If you think there's something inherently funny about a town with no residents, know that Jumbo mayor Greg Deck disagrees with you.
After nearly five years of serving a rare human-free "mountain resort municipality" in southeastern BC, Deck has no trouble recapping the extremely standard procedure that appointed him and two councillors.
To paraphrase, Deck's job was made possible by a controversial ski resort project that has been bouncing in and out of public hearings for a quarter century. Jumbo Glacier Resort began as a 6,000-plus bed real estate proposal planned for East Kootenay's Purcell Mountains, complete with ski lifts, shops, hotels, and so on.
When local government became overloaded with complaints (made worse by "single issue candidates," says Deck), the province shuffled legislation in a way that gave Jumbo its own separate political powers. (To his credit, Deck does make this all sound very normal and boring: "The task the province gave us was to settle the land use question—to take it out of the regional district discussion," he told VICE.)
Jumbo resort has already outlasted many lawsuits, permit battles, construction setbacks, and protests. It has missed hard deadlines and mistakenly built foundations in avalanche zones. But it's latest hurdle might be its biggest so far. After months of deliberation, the Supreme Court of Canada will soon deliver a decision that could kill the project and redefine how the religious freedoms of Indigenous peoples are protected in Canada.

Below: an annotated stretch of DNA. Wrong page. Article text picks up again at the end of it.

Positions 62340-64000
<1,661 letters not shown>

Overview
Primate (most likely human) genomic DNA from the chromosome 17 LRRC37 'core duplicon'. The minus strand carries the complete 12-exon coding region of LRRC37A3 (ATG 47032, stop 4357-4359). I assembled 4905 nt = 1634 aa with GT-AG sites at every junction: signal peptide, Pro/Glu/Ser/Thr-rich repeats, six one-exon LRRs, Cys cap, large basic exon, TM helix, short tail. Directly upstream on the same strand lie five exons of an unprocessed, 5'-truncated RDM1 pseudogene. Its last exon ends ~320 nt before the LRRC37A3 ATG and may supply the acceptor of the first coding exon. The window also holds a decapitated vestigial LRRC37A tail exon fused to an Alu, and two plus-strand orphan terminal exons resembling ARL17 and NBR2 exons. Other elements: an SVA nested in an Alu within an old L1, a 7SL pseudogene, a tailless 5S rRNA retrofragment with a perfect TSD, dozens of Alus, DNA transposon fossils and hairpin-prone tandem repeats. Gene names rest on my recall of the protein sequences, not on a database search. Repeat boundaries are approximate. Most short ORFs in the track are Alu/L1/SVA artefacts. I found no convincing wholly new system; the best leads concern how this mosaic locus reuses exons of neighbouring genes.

The Ktunaxa Nation has appealed to have the project scrapped for ruining spiritually significant land and impeding their freedom to practice religion. The area is known as Qat'muk, home of the "grizzly bear spirit" where the Ktunaxa go to seek guidance. They argue the proponent failed to consider Charter rights and adequately consult with the First Nation.
The judges are considering a deeply fascinating set of case material ranging from a Muslim association's take on the geography and significance of Mecca, to a recent court ruling on Hutterites' driver's licenses (photos required, turns out). The developer argues the Ktunaxa fundamentally changed their position in 2009, asserting "a veto over the development of the resort in any form." Two lower courts have sided with the developer.
Deck won't speculate on the court outcome, but spells out his own position on the peaceful coexistence of Indigenous spirituality and ski lifts.
"If I thought they were completely incompatible I wouldn't be doing what I'm doing now. I think there are ways to respect a location without putting it into some kind of reserve," he said. "It's not an enormous loss of habitat, or a big change in the character of region. But it's used as a symbol of development, so it's a difficult one to predict."
Deck's gig has always been more about waiting than anything else. In the meantime, he says he actively tries not to think too much about Jumbo. "I don't dwell on it," he told VICE.
When I called on Friday morning, Deck was mowing the lawn of the RV campsite he manages on the outskirts of Radium, BC. "I'm still a small business operator in a resort town in the Canadian Rockies… I run the front desk, I do the books, I mow the lawn," he said. "It's the same thing I've been doing for 37 years... Small town politics is not a full time job for most."